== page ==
Big Supreme Court Whistleblower Ruling Redefines Retaliation Claims

  • Home
  • News
  • Big Supreme Court Whistleblower Ruling Redefines Retaliation Claims
The Supreme Court against a blue sky with clouds, representing the supreme court whistleblower

On February 8, 2024, a Supreme Court whistleblower decision was issued on Murray v. UBS Securities, LLC, No. 22-660, siding with the whistleblower, Trevor Murray, and rejecting the Second Circuit’s assertion that a whistleblower needs to demonstrate that their employer had “retaliatory intent” to receive protections under the Sarbanes Oxley Act. 

The Sarbanes Oxley Act or SOX was enacted by Congress in 2002 to improve publicly traded companies’ auditing and public disclosure practices. SOX was a response to the rampant misconduct and series of accounting scandals at large firms that occurred in the early 2000s. In addition to provisions that restrict companies from interfering with audits and covering up losses in public communications, the act recognizes the role whistleblowers play in exposing companies, and includes a provision that states that employers may not, “discharge, demote, suspend, threaten, harass, or in any other manner discriminate against an employee in the terms and conditions of employment because of” the employee’s protected activity. 

The Supreme Court whistleblower decision delivered by Justice Sotomayor challenges the Second Circuit reasoning that the “discriminate against” and “because of” language in the retaliation provision of SOX, requires whistleblowers to show “retaliatory intent” to prevail in their claims. Sotomayor explains that SOX makes no reference to the term “retaliatory intent” nor do the words “discriminate” or “because of” intrinsically require it. 

SCOTUS disputed the Second Circuit further, stating that in imposing this new meaning on the SOX’s language and additional burden on whistleblowers, the Second Circuit would be revising the mandatory burden shifting mechanism inherent to Sarbanes Oxley. Therefore, the Supreme Court whistleblower decision stated that plaintiffs solely need to demonstrate that protected activity was a “contributing factor” in the adverse employment action. After a whistleblower can demonstrate that the protected activity they were engaged in was a “contributing factor”, the burden shifts to the employer to prove that they would have made the same employment decision if the employee had not blown the whistle. 


Why is this Supreme Court Whistleblower Ruling Significant?

It is certainly important for the Supreme Court to clarify that “retaliatory intent” need not be shown by whistleblowers to be protected from retaliation under SOX. However, this has been the prevailing opinion across jurisdictions prior to this Supreme Court whistleblower ruling. The arguably more significant outcome of this decision is SCOTUS unanimously adopting the position that not only is there a lower bar for whistleblowers to prove their protected activity was a “contributing factor” in an adverse employment action experienced, but that Sarbanes Oxley’s framework is less protective of employers than other frameworks.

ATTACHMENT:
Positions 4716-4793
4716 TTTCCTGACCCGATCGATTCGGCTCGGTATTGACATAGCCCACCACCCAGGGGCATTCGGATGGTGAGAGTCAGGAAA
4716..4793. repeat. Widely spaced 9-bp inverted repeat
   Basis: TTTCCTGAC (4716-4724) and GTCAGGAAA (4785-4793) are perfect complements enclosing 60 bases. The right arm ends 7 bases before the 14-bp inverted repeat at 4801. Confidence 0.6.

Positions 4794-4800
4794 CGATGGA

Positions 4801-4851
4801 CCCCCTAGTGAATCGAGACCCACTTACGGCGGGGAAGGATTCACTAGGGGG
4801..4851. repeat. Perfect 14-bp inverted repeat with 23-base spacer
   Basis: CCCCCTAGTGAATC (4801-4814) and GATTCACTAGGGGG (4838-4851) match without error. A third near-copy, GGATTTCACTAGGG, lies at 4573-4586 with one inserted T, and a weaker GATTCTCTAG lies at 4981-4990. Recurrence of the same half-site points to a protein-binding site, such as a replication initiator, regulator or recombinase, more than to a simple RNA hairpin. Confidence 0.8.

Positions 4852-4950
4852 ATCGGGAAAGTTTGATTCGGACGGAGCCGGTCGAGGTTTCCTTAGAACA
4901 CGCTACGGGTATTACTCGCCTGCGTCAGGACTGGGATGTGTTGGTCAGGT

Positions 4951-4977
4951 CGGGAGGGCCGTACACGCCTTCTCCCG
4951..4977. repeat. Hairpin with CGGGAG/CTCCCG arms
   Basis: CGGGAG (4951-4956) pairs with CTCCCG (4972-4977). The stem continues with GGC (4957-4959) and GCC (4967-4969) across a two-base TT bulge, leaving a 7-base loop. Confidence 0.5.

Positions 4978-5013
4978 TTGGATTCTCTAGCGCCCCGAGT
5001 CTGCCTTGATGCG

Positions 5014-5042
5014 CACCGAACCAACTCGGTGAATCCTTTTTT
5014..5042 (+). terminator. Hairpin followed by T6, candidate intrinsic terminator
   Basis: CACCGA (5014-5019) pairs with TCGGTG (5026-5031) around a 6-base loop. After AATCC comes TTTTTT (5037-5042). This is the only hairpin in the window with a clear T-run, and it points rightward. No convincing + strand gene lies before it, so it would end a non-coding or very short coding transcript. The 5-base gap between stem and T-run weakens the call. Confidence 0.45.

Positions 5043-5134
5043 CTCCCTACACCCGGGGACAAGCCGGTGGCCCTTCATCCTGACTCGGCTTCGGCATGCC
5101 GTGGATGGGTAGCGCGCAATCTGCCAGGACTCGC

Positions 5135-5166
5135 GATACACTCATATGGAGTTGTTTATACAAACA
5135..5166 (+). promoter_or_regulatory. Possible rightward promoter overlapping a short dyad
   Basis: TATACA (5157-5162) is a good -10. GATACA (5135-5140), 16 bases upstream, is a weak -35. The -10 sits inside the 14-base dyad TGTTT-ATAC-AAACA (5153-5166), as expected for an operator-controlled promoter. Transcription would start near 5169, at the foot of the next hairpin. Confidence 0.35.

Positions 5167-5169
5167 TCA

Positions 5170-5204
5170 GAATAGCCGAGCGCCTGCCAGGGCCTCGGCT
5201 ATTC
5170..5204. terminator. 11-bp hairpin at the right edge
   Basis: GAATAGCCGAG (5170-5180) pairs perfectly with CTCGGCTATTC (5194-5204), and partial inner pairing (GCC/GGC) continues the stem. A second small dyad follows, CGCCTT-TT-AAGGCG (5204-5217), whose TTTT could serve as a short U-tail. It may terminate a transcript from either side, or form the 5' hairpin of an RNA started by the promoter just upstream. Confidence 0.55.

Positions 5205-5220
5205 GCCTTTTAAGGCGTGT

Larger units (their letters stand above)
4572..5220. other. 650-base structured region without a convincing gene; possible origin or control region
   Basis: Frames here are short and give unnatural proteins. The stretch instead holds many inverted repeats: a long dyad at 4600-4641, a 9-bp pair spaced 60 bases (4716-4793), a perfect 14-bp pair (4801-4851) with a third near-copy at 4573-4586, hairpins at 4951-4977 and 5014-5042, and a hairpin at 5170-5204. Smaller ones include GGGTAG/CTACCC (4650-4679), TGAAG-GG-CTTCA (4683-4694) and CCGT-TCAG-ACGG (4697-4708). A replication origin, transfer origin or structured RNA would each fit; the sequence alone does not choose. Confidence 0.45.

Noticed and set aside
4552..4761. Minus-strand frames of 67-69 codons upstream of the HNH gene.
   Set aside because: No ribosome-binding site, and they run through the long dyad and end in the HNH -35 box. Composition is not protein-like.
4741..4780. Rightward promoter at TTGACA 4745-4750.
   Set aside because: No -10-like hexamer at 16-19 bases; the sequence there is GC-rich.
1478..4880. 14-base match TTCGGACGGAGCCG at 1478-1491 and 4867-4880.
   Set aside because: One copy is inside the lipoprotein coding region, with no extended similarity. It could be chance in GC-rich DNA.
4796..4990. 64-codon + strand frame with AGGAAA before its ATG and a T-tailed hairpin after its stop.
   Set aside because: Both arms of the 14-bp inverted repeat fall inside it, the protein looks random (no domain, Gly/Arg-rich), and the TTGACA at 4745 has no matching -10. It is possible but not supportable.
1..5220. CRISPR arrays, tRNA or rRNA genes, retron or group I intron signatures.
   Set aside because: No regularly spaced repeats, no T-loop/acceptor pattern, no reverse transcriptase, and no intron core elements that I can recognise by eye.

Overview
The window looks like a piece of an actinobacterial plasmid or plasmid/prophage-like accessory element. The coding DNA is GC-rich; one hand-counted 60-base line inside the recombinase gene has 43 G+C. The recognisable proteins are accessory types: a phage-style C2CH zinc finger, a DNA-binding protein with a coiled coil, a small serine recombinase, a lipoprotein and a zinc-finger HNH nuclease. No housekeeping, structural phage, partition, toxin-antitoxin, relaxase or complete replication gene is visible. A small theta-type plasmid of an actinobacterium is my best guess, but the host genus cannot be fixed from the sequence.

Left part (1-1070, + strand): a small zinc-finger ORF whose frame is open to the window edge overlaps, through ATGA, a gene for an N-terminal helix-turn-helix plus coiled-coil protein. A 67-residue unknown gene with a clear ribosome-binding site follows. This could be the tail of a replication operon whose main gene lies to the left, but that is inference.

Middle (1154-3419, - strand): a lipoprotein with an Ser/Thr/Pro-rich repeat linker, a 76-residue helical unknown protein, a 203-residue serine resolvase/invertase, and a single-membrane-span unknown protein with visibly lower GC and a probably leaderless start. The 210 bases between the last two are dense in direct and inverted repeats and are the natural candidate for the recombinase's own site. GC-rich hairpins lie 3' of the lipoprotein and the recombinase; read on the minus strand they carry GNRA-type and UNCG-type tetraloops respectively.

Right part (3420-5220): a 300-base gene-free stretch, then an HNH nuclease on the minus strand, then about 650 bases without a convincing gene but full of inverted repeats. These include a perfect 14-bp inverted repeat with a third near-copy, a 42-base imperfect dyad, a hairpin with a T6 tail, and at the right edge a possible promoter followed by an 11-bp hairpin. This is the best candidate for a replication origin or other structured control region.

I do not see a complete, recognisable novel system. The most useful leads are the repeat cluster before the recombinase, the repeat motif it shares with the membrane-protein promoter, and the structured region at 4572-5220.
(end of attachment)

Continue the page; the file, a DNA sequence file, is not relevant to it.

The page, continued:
In the Supreme Court whistleblower decision, Justice Sotomayor explains that the lesser burden in SOX is a result of Congress’s goal to encourage employees to blow the whistle in “contexts where the health, safety, and well-being of the public may well depend on whistleblowers feeling empowered to come forward [as with potential securities violations].” 


How Are Cases Under Other Federal Whistleblower Statutes Impacted by This Decision?

 Several other federal whistleblower statutes include the same contributing factor causation language that appears in the Sarbanes Oxley Act: 

  • Affordable Care Act, 29 U.S.C. § 218c
  • Anti-Money Laundering Act, 31 U.S.C. § 5323(g)
  • Consumer Financial Protection Act of 2010, 12 U.S.C. § 5567
  • Consumer Product Safety Improvement Act, 15 U.S.C. §2087
  • Criminal Antitrust Anti-Retaliation Act, 15 U.S.C. § 7a-3
  • Energy Reorganization Act, 42 U.S.C. § 5851
  • Moving Ahead for Progress in the 21st Century Act, 49 U.S.C. 30171
  • Pipeline Safety Improvement, 49 U.S.C. §60129
  • Food Safety Modernization Act, 21 U.S.C. § 399d
  • Surface Transportation Assistance Act, 49 U.S.C. §31105
  • Taxpayer First Act, 26 U.S.C. § 7623(d)
  • Wendell H. Ford Aviation Investment and Reform Act for the 21st Century, 49 U.S.C. § 42121

Therefore, the position taken in Murray v. USB Securities, LLC, safeguards whistleblowers from the insinuation that additional burdens are imposed on them to prove they were retaliated against. If the Second Circuit decision on the matter had been upheld, Sarbanes Oxley, and other statutes with similar frameworks designed to protect whistleblowers would be at risk of straying from congressional intent.